Thread: Dump the Pump?
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Old 02-06-2010, 04:15 PM   #1
onetiredkris
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Default Dump the Pump?

This is a excerpt from the NFPT study manual. Putting this up to raise some eyebrows and get some thoughts, as I know most people judge the success of their workout based on the pump they received.

Quote:
“The Pump” Swelling of the Working Muscle.

Generally speaking, the majority of molecular elements are either carried
or diffused across microscopic capillary and cellular membranes if the concentration
of that molecular element is lower on the other side of the membrane.
However, relative to exercise, if the pressure of fluid on the outside
of the muscle cell membrane is greater than on the inside of the membrane,
the molecular element lactic acid, and wastes accumulating inside the muscle
cell during long sustained contractions, cannot be excreted. The build up of
excessive amounts of the intracellular fuel, lactic acid, is partially responsible
for contractile failure in high rep sets. This lactic acid disallows maximal
adaptive stress, and therefore compromises size and strength increase.
The following is an explanation of the occurrence of the pump. Lactic acid
builds up during anaerobic energy production in proportion to the intensity
and duration of cellular work performed. Since the cell membrane
is impermeable during contractions unused amounts of lactic acid cannot
escape. The longer the contraction is maintained, the greater this lactic acid
build-up. During this light, high rep training, the contracting muscle tissue
not only experiences a build up of lactic acid it also expands in circumference
causing a constriction of blood flow (a “kink” in the vessels if
you will) in the microscopic capillaries in the interstitial spaces. After a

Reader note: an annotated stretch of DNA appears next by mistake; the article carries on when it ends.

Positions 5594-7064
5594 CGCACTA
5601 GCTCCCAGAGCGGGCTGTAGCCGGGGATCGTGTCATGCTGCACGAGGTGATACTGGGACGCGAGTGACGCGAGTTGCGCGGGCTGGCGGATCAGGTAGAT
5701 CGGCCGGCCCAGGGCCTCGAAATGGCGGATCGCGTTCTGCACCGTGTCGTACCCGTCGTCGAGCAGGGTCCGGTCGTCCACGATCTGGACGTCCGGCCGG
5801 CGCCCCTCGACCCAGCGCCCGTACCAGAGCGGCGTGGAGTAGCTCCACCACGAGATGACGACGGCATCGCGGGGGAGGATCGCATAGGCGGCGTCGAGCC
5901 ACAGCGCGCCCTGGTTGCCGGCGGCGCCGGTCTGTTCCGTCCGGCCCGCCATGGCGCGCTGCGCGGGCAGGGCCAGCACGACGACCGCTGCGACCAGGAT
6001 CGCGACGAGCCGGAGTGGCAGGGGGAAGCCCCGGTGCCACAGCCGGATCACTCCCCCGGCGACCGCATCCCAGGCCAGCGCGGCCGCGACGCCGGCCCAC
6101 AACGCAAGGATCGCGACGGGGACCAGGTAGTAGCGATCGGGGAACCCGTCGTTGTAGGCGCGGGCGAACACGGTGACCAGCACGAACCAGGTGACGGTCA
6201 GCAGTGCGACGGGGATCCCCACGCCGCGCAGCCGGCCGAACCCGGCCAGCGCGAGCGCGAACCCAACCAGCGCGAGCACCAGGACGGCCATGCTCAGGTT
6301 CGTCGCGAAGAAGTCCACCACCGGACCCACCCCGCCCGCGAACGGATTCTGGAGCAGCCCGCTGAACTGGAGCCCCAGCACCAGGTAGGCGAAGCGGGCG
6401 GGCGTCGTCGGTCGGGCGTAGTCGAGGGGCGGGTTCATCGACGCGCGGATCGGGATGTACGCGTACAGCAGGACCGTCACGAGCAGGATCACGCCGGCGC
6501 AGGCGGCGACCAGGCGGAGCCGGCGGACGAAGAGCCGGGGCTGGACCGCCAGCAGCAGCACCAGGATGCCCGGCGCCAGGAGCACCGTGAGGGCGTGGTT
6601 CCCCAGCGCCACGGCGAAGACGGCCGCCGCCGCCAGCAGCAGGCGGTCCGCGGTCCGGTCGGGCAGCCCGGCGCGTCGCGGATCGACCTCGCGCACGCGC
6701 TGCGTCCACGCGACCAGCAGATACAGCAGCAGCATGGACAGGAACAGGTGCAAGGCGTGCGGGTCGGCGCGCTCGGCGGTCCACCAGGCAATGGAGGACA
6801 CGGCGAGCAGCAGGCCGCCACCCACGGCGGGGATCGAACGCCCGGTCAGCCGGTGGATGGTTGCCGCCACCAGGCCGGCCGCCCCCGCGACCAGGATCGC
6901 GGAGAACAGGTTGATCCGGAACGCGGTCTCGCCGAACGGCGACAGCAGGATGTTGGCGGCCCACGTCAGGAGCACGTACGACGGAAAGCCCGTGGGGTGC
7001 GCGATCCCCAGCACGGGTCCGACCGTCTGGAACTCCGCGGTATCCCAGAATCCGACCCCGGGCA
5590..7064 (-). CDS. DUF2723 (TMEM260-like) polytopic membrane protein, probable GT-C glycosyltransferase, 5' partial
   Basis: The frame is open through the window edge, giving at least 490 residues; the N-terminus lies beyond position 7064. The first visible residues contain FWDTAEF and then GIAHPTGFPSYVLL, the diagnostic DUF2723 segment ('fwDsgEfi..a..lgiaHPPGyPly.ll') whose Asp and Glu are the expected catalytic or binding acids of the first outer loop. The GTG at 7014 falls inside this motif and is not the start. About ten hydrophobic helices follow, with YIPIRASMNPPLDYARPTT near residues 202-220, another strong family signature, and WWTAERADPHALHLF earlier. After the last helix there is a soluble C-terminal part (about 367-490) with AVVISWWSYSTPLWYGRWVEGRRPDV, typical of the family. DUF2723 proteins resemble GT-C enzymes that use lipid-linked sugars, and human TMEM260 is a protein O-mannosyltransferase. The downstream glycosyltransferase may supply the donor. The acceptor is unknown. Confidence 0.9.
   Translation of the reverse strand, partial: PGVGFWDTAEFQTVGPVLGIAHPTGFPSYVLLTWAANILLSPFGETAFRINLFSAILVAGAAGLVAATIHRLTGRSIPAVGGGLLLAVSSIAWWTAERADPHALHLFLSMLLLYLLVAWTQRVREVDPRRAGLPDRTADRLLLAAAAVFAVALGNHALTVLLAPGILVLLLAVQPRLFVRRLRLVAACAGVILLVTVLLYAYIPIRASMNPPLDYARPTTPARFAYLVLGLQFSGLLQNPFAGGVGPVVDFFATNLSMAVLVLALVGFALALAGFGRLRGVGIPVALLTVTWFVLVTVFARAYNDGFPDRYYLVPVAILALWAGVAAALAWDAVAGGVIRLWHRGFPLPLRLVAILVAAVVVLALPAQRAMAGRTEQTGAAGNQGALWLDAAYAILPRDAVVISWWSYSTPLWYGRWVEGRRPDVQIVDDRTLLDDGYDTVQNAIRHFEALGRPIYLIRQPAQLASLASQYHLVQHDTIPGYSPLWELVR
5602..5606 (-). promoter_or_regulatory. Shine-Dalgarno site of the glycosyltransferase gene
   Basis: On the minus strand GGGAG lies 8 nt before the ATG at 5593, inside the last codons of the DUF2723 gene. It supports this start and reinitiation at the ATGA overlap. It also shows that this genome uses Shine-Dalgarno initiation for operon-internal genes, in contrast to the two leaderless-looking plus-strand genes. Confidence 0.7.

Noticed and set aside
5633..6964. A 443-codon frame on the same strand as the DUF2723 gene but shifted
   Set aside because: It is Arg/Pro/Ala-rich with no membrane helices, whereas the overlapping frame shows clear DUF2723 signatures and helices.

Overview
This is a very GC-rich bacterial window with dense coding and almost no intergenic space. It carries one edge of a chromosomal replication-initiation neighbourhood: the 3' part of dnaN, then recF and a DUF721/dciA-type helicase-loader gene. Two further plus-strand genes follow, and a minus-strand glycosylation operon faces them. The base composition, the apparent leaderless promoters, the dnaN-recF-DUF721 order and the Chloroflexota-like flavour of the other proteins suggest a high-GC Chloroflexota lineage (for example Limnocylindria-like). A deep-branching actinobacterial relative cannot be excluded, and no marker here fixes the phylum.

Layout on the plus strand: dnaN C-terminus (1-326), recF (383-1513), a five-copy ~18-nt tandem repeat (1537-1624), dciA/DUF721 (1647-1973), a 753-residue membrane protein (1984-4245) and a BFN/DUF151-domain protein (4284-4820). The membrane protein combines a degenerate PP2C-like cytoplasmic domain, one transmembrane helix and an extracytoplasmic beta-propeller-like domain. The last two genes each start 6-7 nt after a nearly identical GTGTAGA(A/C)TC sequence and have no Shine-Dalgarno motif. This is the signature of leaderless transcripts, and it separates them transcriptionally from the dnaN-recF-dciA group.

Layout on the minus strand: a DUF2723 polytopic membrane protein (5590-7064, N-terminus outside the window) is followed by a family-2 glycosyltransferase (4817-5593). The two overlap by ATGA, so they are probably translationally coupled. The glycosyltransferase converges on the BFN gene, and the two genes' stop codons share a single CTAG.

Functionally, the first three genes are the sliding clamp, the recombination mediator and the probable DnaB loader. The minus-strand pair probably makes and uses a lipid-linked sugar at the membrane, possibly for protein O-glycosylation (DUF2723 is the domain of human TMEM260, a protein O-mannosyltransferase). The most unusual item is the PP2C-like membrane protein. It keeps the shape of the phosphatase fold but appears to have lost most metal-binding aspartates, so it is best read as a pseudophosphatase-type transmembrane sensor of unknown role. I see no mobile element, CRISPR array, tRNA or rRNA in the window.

long set, when the muscle relaxes, the back pressure of blood flow is relieved
(removing the kink.) This rush of blood into the working muscles makes
them appear much larger which subsides upon completion of the workout.
This tremendous amount of blood, immediately re-entering the microscopic
capillaries, is then perfused into the interstitial spaces where it exerts
pressure against the cell membranes. This pressure then prolongs the presence
of unspent intercellular lactic acid which will cause premature failure
of contraction in sets to follow if not given ample time for removal. This
occurrence is known as the pump, and should therefore be avoided if size and
strength increase is the client’s goal. This deserves repeating. The “pump”
should be avoided if size and strength increase is the client’s goal. Training
for this “pump” does of course have tremendous general health benefits
such as providing for a more efficient nutrient and oxygen delivery as well as
an improved waste and carbon-dioxide removal.
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Last edited by onetiredkris; 02-06-2010 at 04:19 PM.
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